Lebanon Businessnews News

Fruit exports to Gulf sink
Delayed visas for Syrian drivers slows transit activity, doubles costs
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Agricultural exports to Arab countries have dropped lately due to growing complications of land transit through troubled Syria, according to local agricultural producers. 

Syrian drivers, who handle the bulk of transit operations from Lebanon to the Gulf, are facing problems in getting visas to Saudi Arabia. 

“Since the Saudi embassy in Syria was closed, Syrian drivers shifted their visa applications to the embassy in Beirut”, according to Ibrahim Tarshishi, president of the Association of Bekaa Farmers. This led to a delay in the issuance of visas and thus obstructed transit activity.

During the first quarter of 2012, agricultural exports dropped by 14 percent y-o-y, reflecting a moderate impact of the turmoil in neighboring Syria. But, Tarshishi said, “exports of vegetables and fruits to the Gulf declined by around 80 percent since early May.” 

Transit trucks are bound to go through the KSA when delivering goods to Gulf countries. Agricultural producers and exporters called on the Saudi Embassy to facilitate visa procedures for Syrian drivers.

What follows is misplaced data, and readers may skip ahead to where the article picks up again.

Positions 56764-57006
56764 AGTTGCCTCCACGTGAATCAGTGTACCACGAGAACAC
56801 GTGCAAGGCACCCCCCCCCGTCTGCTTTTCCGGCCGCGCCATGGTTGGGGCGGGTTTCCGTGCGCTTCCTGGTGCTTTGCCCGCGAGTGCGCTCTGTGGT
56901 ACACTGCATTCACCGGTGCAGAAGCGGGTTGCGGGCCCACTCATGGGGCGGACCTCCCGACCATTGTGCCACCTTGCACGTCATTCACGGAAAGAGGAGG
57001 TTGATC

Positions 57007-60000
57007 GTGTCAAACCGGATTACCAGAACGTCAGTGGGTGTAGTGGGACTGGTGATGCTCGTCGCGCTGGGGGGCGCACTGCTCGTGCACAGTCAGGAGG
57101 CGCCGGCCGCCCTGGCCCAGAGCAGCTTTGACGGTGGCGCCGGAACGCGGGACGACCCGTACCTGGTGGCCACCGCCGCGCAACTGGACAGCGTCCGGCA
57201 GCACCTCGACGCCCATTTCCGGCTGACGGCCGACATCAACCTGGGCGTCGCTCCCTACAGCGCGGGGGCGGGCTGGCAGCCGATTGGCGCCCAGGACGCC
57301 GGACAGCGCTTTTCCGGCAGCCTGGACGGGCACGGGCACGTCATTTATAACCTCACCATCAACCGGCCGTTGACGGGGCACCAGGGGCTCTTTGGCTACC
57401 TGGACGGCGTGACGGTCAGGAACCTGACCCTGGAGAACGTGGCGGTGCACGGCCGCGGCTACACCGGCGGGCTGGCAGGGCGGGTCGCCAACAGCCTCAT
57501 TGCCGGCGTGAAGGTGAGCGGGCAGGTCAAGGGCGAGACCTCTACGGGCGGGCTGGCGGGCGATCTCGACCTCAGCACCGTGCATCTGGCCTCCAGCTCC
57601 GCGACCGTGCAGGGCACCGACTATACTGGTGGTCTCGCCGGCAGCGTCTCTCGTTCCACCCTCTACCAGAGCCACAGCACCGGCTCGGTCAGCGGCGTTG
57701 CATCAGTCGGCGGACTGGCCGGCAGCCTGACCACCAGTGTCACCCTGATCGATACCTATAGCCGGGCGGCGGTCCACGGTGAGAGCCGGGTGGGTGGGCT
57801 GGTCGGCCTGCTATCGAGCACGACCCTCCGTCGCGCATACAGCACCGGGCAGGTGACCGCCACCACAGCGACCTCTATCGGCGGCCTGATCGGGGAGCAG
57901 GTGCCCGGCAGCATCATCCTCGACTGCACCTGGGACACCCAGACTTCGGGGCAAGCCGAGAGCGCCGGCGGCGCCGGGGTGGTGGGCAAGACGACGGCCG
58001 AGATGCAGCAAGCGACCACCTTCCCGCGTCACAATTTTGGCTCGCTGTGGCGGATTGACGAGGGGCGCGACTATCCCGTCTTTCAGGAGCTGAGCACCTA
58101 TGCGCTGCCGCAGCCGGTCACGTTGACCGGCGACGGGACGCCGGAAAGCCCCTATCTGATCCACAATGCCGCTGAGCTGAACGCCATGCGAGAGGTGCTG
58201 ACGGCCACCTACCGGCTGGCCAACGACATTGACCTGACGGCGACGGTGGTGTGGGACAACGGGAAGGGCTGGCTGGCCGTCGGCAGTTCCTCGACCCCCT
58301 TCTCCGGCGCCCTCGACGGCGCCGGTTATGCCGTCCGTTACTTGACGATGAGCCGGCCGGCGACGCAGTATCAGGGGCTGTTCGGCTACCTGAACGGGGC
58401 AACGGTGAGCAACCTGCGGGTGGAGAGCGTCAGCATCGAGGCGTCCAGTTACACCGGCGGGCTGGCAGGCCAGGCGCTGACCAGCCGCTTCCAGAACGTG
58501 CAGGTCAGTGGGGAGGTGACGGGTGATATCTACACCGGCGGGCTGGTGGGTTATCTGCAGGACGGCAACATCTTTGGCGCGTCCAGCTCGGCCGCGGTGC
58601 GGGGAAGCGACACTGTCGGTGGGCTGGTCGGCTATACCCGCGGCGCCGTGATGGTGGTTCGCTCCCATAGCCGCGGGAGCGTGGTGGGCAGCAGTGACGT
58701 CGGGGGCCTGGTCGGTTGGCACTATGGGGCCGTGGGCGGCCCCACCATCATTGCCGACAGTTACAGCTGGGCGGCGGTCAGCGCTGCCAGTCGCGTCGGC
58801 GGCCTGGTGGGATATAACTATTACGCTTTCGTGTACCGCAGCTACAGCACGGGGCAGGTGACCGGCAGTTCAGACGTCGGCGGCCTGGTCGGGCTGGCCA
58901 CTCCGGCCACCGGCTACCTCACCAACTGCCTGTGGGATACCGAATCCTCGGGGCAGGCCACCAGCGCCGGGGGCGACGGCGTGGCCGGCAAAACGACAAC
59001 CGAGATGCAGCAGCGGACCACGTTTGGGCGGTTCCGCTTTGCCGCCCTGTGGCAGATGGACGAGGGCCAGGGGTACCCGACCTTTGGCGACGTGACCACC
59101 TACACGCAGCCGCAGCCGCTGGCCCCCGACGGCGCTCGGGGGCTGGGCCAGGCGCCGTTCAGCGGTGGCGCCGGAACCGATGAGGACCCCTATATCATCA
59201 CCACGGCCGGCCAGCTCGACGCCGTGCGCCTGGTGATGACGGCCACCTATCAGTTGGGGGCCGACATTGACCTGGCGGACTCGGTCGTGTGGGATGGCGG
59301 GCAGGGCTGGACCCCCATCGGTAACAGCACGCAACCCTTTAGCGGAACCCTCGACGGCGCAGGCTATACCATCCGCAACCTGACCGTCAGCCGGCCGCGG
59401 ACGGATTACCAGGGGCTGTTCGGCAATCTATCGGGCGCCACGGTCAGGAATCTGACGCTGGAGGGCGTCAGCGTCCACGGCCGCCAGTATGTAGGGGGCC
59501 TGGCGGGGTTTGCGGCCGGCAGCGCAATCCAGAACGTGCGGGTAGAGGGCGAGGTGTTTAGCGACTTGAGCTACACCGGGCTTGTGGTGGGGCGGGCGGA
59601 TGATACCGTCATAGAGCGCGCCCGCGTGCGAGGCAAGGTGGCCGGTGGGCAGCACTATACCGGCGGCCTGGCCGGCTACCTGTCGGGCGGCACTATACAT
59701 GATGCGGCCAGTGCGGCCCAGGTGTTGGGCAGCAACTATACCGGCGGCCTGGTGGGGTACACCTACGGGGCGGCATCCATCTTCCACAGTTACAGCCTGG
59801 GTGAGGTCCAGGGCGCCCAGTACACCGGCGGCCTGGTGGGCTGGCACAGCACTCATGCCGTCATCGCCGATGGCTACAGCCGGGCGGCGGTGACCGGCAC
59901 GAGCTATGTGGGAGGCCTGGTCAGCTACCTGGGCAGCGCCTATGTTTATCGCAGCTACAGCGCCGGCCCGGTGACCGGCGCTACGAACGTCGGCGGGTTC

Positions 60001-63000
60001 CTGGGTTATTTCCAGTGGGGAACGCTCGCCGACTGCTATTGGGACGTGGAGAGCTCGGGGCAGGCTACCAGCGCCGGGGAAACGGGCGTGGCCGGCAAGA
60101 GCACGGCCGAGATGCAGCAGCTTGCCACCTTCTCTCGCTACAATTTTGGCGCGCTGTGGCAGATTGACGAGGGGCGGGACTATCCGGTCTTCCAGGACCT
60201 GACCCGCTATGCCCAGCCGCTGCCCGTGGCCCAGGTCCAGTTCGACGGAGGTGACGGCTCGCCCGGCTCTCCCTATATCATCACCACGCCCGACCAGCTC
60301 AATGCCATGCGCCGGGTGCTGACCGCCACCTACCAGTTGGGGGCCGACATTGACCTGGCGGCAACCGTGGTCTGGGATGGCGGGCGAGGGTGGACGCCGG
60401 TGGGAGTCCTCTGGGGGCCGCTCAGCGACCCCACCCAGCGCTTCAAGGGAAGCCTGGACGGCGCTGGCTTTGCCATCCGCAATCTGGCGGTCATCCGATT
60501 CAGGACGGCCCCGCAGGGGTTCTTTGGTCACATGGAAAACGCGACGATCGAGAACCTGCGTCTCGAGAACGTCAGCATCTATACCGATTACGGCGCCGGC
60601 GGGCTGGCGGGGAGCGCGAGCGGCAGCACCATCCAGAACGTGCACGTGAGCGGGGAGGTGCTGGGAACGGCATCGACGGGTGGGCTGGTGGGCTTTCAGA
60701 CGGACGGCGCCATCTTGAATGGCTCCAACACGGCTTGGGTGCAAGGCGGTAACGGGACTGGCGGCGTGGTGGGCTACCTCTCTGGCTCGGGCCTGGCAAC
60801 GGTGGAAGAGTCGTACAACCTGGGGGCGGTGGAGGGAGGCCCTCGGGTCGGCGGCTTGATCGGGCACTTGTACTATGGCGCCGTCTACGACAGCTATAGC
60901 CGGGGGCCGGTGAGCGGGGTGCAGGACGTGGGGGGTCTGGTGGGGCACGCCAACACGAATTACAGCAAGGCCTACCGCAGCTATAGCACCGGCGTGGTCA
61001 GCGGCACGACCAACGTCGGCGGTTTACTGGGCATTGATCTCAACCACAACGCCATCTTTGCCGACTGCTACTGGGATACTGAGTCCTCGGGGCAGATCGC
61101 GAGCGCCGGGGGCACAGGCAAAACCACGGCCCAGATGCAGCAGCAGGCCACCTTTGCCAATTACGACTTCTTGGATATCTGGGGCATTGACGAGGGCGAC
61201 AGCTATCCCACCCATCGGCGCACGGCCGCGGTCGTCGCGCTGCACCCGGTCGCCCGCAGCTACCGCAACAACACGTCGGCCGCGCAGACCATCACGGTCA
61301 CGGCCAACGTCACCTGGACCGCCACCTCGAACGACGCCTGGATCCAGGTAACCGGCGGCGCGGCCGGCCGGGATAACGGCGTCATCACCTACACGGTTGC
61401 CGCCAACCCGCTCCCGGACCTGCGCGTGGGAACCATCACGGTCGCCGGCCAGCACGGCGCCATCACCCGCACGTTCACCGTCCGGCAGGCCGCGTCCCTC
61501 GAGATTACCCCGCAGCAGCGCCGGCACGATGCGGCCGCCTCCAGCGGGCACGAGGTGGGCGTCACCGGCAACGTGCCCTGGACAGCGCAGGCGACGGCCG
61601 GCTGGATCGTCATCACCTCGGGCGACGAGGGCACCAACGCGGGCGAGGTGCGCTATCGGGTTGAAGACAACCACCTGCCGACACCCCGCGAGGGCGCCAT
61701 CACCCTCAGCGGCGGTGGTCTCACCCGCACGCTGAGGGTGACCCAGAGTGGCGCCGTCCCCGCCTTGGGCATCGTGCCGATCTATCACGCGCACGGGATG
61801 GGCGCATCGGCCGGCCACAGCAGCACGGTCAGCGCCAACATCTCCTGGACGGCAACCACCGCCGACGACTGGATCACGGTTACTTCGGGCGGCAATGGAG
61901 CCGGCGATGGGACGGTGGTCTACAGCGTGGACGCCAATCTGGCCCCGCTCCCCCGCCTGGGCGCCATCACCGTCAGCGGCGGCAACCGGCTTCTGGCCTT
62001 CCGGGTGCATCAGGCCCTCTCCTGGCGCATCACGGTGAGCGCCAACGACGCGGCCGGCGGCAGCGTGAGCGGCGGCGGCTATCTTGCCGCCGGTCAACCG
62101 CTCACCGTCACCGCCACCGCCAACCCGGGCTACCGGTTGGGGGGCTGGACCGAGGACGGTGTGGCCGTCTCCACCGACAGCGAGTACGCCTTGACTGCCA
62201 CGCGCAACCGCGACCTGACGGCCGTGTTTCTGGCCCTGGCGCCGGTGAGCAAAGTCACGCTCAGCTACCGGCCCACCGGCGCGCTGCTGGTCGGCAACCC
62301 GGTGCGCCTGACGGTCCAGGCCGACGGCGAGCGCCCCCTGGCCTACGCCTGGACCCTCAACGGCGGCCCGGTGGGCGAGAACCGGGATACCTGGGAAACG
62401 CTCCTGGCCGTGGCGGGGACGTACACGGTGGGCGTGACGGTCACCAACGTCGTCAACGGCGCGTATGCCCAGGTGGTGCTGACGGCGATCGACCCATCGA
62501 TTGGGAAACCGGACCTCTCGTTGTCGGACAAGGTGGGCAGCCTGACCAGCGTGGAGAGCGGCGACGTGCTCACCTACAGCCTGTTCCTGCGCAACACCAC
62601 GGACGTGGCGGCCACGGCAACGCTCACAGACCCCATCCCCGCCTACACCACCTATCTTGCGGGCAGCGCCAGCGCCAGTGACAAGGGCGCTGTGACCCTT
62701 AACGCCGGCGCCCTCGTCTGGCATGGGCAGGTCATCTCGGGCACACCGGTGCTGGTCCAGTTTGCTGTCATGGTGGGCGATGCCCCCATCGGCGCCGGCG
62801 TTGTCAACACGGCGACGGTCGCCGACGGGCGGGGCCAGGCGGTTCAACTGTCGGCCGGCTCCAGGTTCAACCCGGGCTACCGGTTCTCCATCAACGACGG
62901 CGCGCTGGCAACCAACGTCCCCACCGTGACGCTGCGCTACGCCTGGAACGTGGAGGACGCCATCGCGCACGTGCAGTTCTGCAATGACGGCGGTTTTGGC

The demand on Syrian drivers has grown since the unrest broke out, according to Tarshishi: “Lebanese are having trouble passing through Syria nowadays. We need around 50 refrigerated trucks daily, whereas no more than five trucks are available each day,” he said.

While exports through the Masnaa border were unchanged during the first quarter, exports through Arida, Aboudieh, and Kaa plunged by 20 percent, 50 percent, and 100 percent respectively. 

According to Tarshishi, the shortfall in drivers doubled the costs of transportation which went from $2,000 to $4,300. “This increase led to a decline in the profit margin and competitiveness.”

Exports to Arab countries include citrus fruits, bananas, and seasonal fruits like cherries, peach, and plum. These goods require refrigeration and cannot be stored for long. 

According to Tarshishi, substituting land by other routes is not always achievable: “Shipping through the sea could be an alternative, but the rise of land-shipping costs would surely be accompanied by a rise in sea-shipping. Not all countries are reachable by sea.” 

Reported by Rania Ghanem
Date Posted: Jun 08, 2012
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